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World

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Associated Press
Iraqi Christian families who fled Sunni insurgents in Mosul seek shelter in the relative safety of Iraq’s Kurdish-controlled territory.

Shiites push for al-Maliki to go

Iraq pressured to form united front

– Prominent Shiite leaders pushed Thursday for the removal of Iraqi Prime Minister Nouri al-Maliki as parliament prepared to start work next week on putting together a new government, under intense U.S. pressure to rapidly form a united front against an unrelenting Sunni insurgent onslaught.

Increasingly, the Shiite al-Maliki’s former allies believe he cannot lead an inclusive government that can draw minority Sunnis away from support for the fighters who have swept over a large swath of Iraq as they head toward the capital, Baghdad.

In a further sign of Iraq’s unraveling along sectarian lines, a bombing Thursday killed 12 people in a Shiite neighborhood of Baghdad that houses a revered shrine, and police found the bullet-riddled bodies of eight Sunnis south of the capital.

Most crucially, though, backing for al-Maliki is weakening with his most important ally, neighboring Iran.

A senior Iranian general who met with Shiite politicians in Iraq during a 10-day visit this month returned home with a list of potential prime minister candidates for Iran’s leadership to consider, several senior Iraqi Shiite politicians who have knowledge of the general’s meetings told The Associated Press.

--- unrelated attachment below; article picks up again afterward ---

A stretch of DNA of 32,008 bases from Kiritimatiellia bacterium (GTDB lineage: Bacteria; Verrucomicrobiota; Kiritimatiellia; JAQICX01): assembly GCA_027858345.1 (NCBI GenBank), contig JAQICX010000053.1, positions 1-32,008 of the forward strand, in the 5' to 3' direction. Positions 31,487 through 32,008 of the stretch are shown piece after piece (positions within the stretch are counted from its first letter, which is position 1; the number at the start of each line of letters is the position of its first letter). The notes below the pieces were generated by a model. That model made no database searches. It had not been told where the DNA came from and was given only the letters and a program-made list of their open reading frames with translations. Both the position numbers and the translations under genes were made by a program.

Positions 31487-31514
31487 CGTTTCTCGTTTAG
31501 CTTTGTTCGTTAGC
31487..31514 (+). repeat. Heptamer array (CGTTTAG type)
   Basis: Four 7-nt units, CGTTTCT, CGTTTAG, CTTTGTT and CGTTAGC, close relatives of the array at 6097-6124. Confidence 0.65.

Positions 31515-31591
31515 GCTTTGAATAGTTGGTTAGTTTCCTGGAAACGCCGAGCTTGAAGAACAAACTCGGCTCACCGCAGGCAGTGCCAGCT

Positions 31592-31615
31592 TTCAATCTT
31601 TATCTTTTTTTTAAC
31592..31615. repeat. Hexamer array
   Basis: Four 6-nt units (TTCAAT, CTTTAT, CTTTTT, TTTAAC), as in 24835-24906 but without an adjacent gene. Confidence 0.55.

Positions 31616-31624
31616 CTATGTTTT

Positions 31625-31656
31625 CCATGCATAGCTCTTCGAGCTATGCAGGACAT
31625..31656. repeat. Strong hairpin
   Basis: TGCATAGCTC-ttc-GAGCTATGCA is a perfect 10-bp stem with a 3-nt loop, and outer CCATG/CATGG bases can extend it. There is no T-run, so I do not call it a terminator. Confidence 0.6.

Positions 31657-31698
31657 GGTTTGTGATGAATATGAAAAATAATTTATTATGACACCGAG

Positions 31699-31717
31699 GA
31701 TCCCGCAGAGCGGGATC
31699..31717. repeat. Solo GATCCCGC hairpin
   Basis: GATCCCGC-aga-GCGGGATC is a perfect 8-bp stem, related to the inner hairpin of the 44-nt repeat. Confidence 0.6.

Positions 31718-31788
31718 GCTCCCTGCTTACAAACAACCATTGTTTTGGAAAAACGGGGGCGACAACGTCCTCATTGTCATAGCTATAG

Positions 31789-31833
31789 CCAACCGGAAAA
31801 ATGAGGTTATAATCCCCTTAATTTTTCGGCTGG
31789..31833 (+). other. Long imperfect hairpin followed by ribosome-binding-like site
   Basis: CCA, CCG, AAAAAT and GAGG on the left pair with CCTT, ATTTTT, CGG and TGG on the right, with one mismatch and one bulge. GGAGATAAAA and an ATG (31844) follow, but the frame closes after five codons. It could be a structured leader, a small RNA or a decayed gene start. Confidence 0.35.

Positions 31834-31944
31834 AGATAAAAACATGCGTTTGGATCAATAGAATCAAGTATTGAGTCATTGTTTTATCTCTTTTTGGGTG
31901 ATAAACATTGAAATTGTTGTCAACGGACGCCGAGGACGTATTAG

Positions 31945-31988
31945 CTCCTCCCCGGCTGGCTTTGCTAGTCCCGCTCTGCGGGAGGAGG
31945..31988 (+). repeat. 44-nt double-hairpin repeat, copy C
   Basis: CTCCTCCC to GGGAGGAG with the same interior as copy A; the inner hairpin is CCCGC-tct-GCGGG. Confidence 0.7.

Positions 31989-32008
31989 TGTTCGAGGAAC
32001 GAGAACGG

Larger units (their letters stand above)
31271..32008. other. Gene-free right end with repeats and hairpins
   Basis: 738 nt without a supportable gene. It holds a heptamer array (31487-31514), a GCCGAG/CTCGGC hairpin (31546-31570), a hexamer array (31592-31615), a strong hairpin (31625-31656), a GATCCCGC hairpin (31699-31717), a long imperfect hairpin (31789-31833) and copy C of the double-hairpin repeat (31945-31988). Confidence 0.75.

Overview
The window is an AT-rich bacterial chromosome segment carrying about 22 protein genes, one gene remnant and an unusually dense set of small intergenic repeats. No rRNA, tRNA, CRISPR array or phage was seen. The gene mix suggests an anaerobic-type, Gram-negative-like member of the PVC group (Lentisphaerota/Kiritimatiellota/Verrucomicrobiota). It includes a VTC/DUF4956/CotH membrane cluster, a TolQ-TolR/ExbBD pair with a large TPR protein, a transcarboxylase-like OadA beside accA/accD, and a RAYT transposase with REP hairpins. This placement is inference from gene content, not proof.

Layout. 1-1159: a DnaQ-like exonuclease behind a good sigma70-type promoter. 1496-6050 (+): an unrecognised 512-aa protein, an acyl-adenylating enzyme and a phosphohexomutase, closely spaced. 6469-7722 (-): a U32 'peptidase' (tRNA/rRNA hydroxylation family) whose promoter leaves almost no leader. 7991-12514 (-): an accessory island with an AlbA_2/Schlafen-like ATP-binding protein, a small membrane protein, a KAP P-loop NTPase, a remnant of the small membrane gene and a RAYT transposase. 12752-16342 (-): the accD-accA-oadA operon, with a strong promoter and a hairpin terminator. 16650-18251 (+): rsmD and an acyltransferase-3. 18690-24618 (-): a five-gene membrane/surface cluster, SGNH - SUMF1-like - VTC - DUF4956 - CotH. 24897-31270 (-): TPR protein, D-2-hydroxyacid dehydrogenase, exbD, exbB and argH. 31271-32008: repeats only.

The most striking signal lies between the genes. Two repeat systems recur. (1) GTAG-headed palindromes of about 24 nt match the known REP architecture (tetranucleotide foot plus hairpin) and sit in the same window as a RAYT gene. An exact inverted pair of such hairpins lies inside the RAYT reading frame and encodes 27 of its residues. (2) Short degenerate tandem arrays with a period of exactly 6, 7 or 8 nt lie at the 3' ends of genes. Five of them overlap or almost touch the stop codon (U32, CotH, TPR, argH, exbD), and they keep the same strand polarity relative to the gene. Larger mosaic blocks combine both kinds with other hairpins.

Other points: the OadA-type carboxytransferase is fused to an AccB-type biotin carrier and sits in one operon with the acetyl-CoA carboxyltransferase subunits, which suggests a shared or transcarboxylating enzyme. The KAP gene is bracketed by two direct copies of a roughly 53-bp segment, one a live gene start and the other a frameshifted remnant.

Iran’s supreme leader, Ayatollah Ali Khamenei, wants al-Maliki to remain in his post, at least for now, the politicians said; but Iran’s moderate president, Hassan Rouhani, believes al-Maliki must go or else Iraq will fragment.

The United States and its allies are pushing for the creation of a government that can draw support among Iraq’s Sunni minority, which has been alienated by al-Maliki.

U.S Secretary of State John Kerry met Thursday in Paris with foreign ministers of America’s Sunni allies to consider how to confront the Islamic State of Iraq and the Levant, the al-Qaida breakaway group leading the Sunni insurgent offensive.

The Arab diplomats did not commit to sending any military assistance to Baghdad, as the U.S. is doing. The Pentagon said Thursday that four teams of Army special forces have arrived in Baghdad, bringing the number of American troops there to 90 out of the 300 promised.

The Americans will advise and assist Iraqi forces.

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